Carbonic anhydrase (CA) in the carotid body (CB) plays an important role in the maintenance of blood PO2 and PCO2/pH homeostasis by regulating ventilation. It has been observed that the activity of CA in the rabbit CB is stronger under hypoxic conditions than under normoxic and hyperoxic conditions. In conditions of chronic hypoxia, the volume of the CB increases significantly because the number of type I and II cells increases. So far, the number of CA molecules in the CB has not been assessed. We develop a technique to quantify the number of CA molecules in the CB. The CBs were dissected out from 8 rats, immediately frozen with liquid nitrogen, pulverized and centrifuged. The proteins extracted from CB tissue were heat-denatured and separated by electrophoresis on a 12.5% denatured-polyacrylamide gel (SDSPAGE); a 31 kDa protein band was determined which reacted with a rabbit polyclonal antibody specific for rat CA-II in Western blot analysis. The immunoreactive 31 kDa CA-II protein was detected and quantified by laser scanner densitometry using 125I-rProtein A as a tracer. The mean 125I radioactivity emitted by the antibody bound CA-II was 31277 cpm. This value corresponds to 4.57 ng CA-II. When compared with a rat CA-II calibration curve, an average of number of 3.54 x 107 CA-II molecules were quantified for 1 µg of whole CB tissue. This is a sensitive and accurate radioimmunoassay technique and may be useful in future studies on the role of CA-II in different pathophysiologic conditions.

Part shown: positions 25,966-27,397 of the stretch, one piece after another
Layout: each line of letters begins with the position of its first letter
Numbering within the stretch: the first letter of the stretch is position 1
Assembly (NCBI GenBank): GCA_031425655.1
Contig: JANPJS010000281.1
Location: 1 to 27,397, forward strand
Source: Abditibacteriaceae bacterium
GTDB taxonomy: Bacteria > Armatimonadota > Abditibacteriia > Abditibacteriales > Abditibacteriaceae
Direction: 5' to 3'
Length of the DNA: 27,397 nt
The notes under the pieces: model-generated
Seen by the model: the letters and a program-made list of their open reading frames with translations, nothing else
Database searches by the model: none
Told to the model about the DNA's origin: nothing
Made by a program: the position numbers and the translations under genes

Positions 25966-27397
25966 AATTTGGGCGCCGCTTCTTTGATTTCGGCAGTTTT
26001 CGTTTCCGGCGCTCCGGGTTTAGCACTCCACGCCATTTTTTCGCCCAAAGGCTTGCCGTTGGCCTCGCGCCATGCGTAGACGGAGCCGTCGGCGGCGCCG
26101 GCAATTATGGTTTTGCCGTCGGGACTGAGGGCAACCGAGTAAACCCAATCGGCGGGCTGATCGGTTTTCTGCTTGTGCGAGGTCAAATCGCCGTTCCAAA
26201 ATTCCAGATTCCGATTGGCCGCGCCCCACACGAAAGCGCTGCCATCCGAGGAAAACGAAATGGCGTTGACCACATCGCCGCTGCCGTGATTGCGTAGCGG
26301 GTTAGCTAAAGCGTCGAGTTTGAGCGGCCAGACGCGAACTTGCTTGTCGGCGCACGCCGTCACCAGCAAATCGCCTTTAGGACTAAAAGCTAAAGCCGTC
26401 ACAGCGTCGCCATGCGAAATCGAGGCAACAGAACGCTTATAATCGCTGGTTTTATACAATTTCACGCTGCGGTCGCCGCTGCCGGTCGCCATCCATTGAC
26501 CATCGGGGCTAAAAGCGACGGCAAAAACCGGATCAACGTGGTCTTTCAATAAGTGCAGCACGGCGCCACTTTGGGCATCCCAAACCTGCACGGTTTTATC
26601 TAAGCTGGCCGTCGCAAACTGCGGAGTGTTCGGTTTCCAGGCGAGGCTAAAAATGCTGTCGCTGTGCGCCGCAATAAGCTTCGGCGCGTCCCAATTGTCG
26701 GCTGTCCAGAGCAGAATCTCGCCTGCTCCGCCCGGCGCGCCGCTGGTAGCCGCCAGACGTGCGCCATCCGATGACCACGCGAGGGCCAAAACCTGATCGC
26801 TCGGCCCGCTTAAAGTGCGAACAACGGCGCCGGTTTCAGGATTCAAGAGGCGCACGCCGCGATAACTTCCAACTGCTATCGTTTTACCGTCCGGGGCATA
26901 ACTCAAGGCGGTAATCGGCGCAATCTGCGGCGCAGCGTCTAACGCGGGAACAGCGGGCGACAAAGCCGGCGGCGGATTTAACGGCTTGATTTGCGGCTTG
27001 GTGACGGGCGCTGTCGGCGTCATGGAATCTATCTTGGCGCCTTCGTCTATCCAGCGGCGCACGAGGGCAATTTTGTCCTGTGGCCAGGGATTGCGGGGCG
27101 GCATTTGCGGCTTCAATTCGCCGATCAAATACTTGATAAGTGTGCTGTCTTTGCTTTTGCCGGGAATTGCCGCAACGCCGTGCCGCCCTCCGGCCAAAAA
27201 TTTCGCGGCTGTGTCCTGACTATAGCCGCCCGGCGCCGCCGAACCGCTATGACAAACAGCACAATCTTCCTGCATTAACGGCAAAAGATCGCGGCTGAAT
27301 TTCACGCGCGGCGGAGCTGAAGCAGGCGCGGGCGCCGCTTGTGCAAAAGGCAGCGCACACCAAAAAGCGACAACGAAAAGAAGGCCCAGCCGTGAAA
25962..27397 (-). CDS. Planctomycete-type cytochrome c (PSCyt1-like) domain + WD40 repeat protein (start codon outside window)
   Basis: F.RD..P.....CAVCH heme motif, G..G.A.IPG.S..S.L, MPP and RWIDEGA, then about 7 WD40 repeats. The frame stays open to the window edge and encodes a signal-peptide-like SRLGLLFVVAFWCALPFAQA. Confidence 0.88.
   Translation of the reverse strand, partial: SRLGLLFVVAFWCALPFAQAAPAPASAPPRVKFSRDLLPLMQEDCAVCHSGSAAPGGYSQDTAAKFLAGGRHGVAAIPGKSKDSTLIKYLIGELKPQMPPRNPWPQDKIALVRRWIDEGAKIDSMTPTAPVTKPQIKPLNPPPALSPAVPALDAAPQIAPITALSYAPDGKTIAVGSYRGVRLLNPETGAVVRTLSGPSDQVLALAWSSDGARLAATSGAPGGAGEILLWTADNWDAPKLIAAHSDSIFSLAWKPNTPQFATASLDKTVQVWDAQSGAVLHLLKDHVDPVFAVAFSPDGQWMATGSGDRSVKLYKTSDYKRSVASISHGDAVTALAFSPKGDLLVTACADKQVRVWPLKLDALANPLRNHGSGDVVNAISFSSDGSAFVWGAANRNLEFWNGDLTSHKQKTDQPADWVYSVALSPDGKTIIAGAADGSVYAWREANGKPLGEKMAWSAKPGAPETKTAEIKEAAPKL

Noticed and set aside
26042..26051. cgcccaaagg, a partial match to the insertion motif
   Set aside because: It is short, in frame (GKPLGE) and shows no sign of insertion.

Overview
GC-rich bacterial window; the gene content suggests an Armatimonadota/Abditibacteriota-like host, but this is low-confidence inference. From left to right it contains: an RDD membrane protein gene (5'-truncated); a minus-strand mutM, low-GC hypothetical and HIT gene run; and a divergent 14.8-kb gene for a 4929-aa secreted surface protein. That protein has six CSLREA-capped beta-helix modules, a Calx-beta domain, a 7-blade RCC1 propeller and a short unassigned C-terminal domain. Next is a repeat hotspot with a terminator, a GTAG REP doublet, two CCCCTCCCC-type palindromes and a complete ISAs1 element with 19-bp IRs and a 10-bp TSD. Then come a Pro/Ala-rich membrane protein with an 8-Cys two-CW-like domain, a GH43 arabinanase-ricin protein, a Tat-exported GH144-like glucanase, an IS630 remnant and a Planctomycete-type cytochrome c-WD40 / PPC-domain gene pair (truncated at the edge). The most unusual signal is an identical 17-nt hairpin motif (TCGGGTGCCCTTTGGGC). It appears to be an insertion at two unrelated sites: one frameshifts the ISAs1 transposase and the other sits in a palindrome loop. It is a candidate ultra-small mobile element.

Keywords: Carbonic anhydrase, Carotid body, Phosphor imaging, SDS-PAGE, Western blot..
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